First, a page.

Imagine that while waiting in line at Starbucks for your tall extra dry half-caff non-fat cappuccino with two Splenda, you notice that the person in front of you drops a dollar. In response, you pick up the dollar, give it back to the person, and give yourself a gold star. The next morning, while waiting for your skinny vanilla latte with no whip, the person again drops a dollar, but instead of returning it, you keep it, since you filled your moral quota for the week the day before. In other words, being morally responsible on Monday gives you license to act immoral on Tuesday. This is what Margaret E. Ormiston of the London Business School & Elaine M. Wong of the University of California at Riverside found, but the venue was Fortune 500 companies instead of coffee shops. Specifically, a firm’s past corporate social responsibility was positively related to future corporate social irresponsibility. Further, the more moral a CEO appears in public, the stronger this relationship is.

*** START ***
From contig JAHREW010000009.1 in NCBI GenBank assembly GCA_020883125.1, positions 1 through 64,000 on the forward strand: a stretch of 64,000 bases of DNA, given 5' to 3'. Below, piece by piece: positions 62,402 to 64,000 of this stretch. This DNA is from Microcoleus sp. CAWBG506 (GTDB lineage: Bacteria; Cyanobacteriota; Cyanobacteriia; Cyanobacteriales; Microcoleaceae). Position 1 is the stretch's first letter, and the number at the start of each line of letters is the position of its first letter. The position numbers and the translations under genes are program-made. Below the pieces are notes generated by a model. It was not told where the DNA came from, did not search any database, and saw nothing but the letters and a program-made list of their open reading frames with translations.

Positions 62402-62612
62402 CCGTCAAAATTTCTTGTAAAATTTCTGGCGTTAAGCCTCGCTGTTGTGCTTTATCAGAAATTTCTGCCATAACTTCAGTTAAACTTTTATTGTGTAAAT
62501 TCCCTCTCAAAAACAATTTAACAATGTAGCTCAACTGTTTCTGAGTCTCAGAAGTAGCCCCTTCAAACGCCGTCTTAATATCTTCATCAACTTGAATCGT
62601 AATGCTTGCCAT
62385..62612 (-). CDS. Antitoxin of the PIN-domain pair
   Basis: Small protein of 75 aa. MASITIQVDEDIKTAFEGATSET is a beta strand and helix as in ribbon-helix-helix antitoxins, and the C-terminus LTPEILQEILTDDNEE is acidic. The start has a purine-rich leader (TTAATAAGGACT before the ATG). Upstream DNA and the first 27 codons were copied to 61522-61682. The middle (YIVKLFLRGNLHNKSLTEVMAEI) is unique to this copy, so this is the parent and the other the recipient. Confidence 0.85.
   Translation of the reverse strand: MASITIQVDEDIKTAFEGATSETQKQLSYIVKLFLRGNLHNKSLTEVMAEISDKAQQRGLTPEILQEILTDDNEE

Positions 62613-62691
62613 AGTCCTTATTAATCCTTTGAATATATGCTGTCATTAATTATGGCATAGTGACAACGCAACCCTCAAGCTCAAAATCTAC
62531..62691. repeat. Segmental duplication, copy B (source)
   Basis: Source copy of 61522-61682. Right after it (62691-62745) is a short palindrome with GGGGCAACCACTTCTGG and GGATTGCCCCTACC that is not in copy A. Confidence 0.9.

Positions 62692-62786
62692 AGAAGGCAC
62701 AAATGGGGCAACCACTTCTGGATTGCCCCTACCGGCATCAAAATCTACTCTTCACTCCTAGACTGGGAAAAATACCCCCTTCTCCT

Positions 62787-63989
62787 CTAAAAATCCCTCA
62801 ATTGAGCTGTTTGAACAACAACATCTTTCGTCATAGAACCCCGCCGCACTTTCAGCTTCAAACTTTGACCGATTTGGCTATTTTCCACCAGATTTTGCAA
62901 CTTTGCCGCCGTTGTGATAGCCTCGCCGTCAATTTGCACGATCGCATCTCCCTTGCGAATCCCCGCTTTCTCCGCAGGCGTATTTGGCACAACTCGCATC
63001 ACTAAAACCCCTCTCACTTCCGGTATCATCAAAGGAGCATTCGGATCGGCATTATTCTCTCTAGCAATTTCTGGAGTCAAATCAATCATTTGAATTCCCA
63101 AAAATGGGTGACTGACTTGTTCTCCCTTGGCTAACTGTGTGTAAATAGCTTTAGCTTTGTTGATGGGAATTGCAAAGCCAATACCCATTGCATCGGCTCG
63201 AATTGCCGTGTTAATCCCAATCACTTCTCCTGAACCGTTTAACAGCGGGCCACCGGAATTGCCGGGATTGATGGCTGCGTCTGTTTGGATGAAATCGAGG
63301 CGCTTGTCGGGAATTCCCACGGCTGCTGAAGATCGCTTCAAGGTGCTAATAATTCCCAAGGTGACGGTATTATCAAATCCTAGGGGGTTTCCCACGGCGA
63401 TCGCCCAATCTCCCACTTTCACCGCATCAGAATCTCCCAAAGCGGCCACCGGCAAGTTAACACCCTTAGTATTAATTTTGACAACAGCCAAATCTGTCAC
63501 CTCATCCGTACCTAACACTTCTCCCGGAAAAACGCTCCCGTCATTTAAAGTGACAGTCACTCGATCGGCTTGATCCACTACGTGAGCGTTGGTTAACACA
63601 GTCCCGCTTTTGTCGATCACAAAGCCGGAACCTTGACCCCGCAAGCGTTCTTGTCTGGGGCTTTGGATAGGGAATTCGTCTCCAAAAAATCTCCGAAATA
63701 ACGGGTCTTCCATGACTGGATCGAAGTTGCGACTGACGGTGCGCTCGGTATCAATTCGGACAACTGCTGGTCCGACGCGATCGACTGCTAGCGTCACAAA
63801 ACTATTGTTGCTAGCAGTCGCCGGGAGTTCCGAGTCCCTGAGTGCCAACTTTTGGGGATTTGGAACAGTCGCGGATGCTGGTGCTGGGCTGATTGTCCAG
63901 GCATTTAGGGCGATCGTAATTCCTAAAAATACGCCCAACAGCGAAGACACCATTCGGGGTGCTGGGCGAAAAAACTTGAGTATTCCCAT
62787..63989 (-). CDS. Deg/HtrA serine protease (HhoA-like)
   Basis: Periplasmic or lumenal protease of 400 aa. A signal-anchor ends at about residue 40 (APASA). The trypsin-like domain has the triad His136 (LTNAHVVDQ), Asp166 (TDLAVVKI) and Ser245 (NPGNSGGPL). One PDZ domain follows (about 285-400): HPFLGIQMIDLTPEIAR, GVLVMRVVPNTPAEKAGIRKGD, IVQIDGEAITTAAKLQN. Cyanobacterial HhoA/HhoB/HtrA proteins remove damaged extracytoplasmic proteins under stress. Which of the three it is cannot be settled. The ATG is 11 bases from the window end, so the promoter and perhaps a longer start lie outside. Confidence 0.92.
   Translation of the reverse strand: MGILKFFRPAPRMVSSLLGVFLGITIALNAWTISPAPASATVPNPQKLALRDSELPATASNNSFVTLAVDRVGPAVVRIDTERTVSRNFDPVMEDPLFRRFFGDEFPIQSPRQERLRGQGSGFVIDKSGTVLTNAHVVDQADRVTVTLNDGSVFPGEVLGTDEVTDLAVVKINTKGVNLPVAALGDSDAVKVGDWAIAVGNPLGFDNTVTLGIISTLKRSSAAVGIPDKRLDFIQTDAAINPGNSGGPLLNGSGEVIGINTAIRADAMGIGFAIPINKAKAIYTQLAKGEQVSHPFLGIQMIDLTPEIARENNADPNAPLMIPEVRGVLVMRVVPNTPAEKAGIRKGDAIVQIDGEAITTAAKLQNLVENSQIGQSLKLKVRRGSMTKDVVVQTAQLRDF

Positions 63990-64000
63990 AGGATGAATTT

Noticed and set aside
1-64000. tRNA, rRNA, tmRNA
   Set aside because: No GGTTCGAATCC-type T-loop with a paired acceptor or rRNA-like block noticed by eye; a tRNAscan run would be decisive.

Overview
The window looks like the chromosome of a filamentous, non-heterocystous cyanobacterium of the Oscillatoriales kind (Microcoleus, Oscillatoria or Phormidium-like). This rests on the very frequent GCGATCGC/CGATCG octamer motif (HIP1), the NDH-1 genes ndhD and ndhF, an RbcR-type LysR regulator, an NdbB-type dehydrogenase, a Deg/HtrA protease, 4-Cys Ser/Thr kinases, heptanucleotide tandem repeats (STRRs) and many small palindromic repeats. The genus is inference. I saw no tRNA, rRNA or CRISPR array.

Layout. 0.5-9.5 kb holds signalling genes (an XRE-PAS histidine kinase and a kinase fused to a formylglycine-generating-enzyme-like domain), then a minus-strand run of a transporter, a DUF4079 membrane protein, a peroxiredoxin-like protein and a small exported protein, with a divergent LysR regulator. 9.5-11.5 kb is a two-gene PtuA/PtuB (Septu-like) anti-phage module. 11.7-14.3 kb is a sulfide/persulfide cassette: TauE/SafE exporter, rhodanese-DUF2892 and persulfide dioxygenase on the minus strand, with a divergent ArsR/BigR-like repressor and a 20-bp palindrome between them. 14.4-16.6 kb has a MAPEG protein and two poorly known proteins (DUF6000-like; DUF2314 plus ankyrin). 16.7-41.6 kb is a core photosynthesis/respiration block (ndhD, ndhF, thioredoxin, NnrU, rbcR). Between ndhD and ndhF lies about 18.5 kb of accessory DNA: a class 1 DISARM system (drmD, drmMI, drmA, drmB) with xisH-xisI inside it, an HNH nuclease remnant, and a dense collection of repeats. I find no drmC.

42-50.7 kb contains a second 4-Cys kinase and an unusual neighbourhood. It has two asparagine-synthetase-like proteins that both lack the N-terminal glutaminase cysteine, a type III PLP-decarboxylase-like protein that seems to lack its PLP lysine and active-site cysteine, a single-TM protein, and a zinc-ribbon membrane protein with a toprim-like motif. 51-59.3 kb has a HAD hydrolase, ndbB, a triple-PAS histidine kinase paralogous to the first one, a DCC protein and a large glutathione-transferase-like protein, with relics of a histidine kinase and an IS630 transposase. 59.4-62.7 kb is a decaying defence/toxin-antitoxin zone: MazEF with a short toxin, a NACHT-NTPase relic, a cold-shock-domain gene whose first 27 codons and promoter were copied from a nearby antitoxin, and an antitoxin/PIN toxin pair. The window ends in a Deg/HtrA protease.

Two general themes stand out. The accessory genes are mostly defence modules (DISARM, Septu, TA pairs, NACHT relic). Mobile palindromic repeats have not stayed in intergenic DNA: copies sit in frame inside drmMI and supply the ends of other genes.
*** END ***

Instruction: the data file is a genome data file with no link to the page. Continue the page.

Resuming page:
In their study, Ormiston & Wong examined 49 companies from the 2002 edition of the Fortune 500, and the data was obtained from a previous study that had examined the relationship between CEO characteristics, management team processes, and firm performance. Kinder, Lydenberg, Domini Inc.’s social ratings scale served as the measure of corporate social responsibility and corporate social irresponsibility. This ratings scale looks at behaviors within the domains of community relations, diversity, employee relations, environment, product, corporate governance, and human rights. Ratings by research assistants based on publicly available information about the CEO’s behavior served as the indicator of moral behavior. The behavior of the CEO was rated according to items such as “Is giving, generous towards others,” “Behaves in a sympathetic and considerate manner,” and “Makes moral judgments; judges self and others in terms of right and wrong.”